Chief training officers with any degree of awareness cannot ignore the writings of groups such as Compartment Fire Behavior Training (CFTB-US), UL, the National Institute of Standards and Technology (NIST) and the NYU-Poly Fire Research Group. These organizations, and many others, are offering some of the best online training for tactics for modern fires. These resources feature quick links to videos and are complemented with questions and testing to help ensure that the knowledge is entrenched and retained in viewers. Further, the programs are designed to meet the needs of both career and volunteer firefighters.
There’s no doubt we live in a technology-driven era. Fire research and the resulting recommendations are addressing the dramatic changes in tactics that have been driven by the building and construction industries. As chief commanders, instructors and training officers, we need to review our current curriculums and update our skill drills and our quality indicators (the criteria instructors use to measure and ensure a skill drill is done properly). We need to work with other officers to ensure that our standard operating procedures (SOPs) match the recommended tactics and direct the tasks that produce the safest, most effective outcomes.
Instituting the knowledge and implementing the recommendations from recent research does not mean abandoning what we know. Progressive instructors will use the technologies and recommendations to expand and enhance existing skills. As Steve Kerber from UL often states in his lectures, “As a whole, the fire service knows very well how to ventilate, but we do not know the what, where, when and why.” Fortunately, online training resources offer training officers the opportunity to present the “what, where, when and why” to their company officers and grassroots firefighters.
For those who have reviewed the recent reports from the UL ventilation studies, the most overt take-home message is this: Everything we do on the fireground has an impact on the flow path. While the phenomenon itself is nothing new, our level of knowledge about it certainly is. The synergistic effect of modern construction with a modern fuel load often leads to very dramatic and hostile fire dynamics. Air movement has always been one of the more abstract elements of the fireground. We rarely notice or detect changes in pressurization and interior air currents, or the impact of air movement, until we see or physically feel the result of the changes. Visual changes in smoke characteristics (volume, velocity, density, color) or a rapid rise in temperature felt through our protective fire gear signal the impending consequence of hostile conditions.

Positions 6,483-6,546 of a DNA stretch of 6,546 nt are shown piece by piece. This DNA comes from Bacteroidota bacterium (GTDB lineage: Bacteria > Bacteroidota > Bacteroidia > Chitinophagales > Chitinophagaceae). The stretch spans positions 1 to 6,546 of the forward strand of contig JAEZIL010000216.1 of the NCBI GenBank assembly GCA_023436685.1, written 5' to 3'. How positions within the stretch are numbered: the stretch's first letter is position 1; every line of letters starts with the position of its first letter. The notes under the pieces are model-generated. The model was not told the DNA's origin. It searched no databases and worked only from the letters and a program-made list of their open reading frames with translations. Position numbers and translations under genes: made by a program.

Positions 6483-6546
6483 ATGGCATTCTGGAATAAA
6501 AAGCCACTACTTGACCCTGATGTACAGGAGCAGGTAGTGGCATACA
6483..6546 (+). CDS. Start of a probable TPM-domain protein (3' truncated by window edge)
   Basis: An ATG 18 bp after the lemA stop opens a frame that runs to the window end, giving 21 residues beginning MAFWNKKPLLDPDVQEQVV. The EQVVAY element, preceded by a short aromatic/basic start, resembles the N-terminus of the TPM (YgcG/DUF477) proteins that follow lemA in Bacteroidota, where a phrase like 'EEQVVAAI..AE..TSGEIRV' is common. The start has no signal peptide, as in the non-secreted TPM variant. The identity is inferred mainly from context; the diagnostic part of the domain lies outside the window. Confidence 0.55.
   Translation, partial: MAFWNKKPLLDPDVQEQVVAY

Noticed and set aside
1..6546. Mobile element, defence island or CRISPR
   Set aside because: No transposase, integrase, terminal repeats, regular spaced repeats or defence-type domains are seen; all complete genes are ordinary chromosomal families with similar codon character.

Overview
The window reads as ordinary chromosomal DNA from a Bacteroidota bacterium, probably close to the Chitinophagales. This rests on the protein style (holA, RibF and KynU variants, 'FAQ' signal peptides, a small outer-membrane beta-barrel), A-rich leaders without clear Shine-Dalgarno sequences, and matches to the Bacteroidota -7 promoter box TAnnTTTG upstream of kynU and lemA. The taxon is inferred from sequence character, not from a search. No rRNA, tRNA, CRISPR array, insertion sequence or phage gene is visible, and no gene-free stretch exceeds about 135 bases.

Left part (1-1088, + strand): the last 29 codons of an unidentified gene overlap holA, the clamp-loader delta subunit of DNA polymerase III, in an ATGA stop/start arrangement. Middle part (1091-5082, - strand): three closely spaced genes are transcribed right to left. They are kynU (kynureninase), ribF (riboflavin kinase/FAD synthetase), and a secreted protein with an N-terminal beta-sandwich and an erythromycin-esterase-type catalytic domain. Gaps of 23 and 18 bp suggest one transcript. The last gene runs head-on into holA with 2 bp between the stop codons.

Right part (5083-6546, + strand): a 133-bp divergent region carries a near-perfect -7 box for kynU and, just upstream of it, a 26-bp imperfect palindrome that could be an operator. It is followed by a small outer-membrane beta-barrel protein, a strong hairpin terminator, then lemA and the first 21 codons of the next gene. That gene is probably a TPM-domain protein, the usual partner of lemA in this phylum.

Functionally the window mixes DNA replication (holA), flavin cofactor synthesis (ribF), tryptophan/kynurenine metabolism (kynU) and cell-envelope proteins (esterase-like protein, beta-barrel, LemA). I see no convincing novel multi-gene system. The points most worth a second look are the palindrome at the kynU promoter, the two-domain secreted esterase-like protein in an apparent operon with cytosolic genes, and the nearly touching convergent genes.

Fireground commanders with instilled wisdom or firefighters reacting on “gut instinct” may predict and react swiftly to dramatic changes and prevent a tragedy. But the changes can be rapid, volatile and deadly, especially to inexperienced or distracted commanders and firefighters. A moment’s missed action due to a change in smoke conditions or a change in temperature may lead to firefighters being caught in a flashover or a global collapse of the structure.
P.J. Norwood, the training officer and deputy chief at East Haven (Conn.) Fire Department, sees the new research as supporting tactics we already know, but tactics we rarely incorporate into our standard fireground strategies. “We all know and teach VES, but how many of us actually have it in our SOPs or consider it as a regular tactic?” he asks. More recent literature accentuates VES with isolation (VEIS) and closing the door, but this has always been a part of VES. “Recent research brings to light the added importance of isolation,” he adds.
While we often hear the phrase another “tool in the toolbox,” we need to realize that the fire service has a lot of tools—blitz attack, VEIS, foam and CAFS, to name a few. But like most craftsmen, we only use the tools we prefer. We have skills and tactics with which we are most comfortable and therefore use routinely. We utilize these skills because they have served us well in the past, but does that ensure they will serve us well in the modern fire environment? Again, the available online training can provide a fundamental foundation that allows your training officers to complement modern training technologies with field-based, hands-on training activities.
As a chief training officer, ask yourself, “Are there tactics we have that we’re not using due to skill level or comfort? Can we bring them to the forefront? Practice them? And see how they work to complement the new research?” Tools and skills that sit idle may fail to serve us when we need them. Rarely do we reach for every tool equally. But the new research suggests those “tools at the back of our toolbox” might merit the grasp, the perfecting of advanced techniques, and their incorporation into our SOPs
One indisputable fact is that the research from NIST, UL and many others is driven 100% by questions from fire departments, fireground commanders and firefighters who have an insatiable appetite for answers about the what, where, when and why related to their fallen brothers and sisters. The research was designed and conducted by firefighters for firefighters. Furthermore, these years of research were funded, and continue to be funded, in part by the Assistance to Firefighters Grant Program, along with support from administrators at UL and NIST who believe in their staff.
Whether old school, new school or no school, as a chief training officer, make it your duty to bring attention to the new training opportunities. Bring that attention with honor and gratitude and on behalf of those who brought us answers when firefighters asked the questions “why?”
Polytechnic Institute of NYU
Underwriters Laboratory, Research and Training information
Compartment Fire Behavior Training, resource pages
County of Los Angeles, Training Service Section
National Institute of Standards and Technology